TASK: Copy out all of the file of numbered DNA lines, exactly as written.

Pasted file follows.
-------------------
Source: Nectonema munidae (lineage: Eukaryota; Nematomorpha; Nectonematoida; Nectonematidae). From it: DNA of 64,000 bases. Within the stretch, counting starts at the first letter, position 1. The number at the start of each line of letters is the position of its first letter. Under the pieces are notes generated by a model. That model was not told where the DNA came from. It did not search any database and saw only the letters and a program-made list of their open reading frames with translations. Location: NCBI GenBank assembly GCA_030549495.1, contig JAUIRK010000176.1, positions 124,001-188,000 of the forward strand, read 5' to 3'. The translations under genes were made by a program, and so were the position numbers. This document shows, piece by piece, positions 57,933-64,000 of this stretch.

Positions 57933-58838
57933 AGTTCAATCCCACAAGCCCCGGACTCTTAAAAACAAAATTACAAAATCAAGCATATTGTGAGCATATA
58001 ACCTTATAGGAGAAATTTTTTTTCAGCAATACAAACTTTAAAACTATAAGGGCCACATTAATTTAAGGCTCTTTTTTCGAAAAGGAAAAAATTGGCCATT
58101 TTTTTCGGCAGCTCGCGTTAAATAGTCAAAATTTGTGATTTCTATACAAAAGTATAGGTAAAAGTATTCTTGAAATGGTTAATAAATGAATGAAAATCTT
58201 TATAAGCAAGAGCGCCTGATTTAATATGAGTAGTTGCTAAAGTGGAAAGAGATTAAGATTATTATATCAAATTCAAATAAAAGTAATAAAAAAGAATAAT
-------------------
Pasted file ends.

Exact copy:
Source: Nectonema munidae (lineage: Eukaryota; Nematomorpha; Nectonematoida; Nectonematidae). From it: DNA of 64,000 bases. Within the stretch, counting starts at the first letter, position 1. The number at the start of each line of letters is the position of its first letter. Under the pieces are notes generated by a model. That model was not told where the DNA came from. It did not search any database and saw only the letters and a program-made list of their open reading frames with translations. Location: NCBI GenBank assembly GCA_030549495.1, contig JAUIRK010000176.1, positions 124,001-188,000 of the forward strand, read 5' to 3'. The translations under genes were made by a program, and so were the position numbers. This document shows, piece by piece, positions 57,933-64,000 of this stretch.

Positions 57933-58838
57933 AGTTCAATCCCACAAGCCCCGGACTCTTAAAAACAAAATTACAAAATCAAGCATATTGTGAGCATATA
58001 ACCTTATAGGAGAAATTTTTTTTCAGCAATACAAACTTTAAAACTATAAGGGCCACATTAATTTAAGGCTCTTTTTTCGAAAAGGAAAAAATTGGCCATT
58101 TTTTTCGGCAGCTCGCGTTAAATAGTCAAAATTTGTGATTTCTATACAAAAGTATAGGTAAAAGTATTCTTGAAATGGTTAATAAATGAATGAAAATCTT
58201 TATAAGCAAGAGCGCCTGATTTAATATGAGTAGTTGCTAAAGTGGAAAGAGATTAAGATTATTATATCAAATTCAAATAAAAGTAATAAAAAAGAATAAT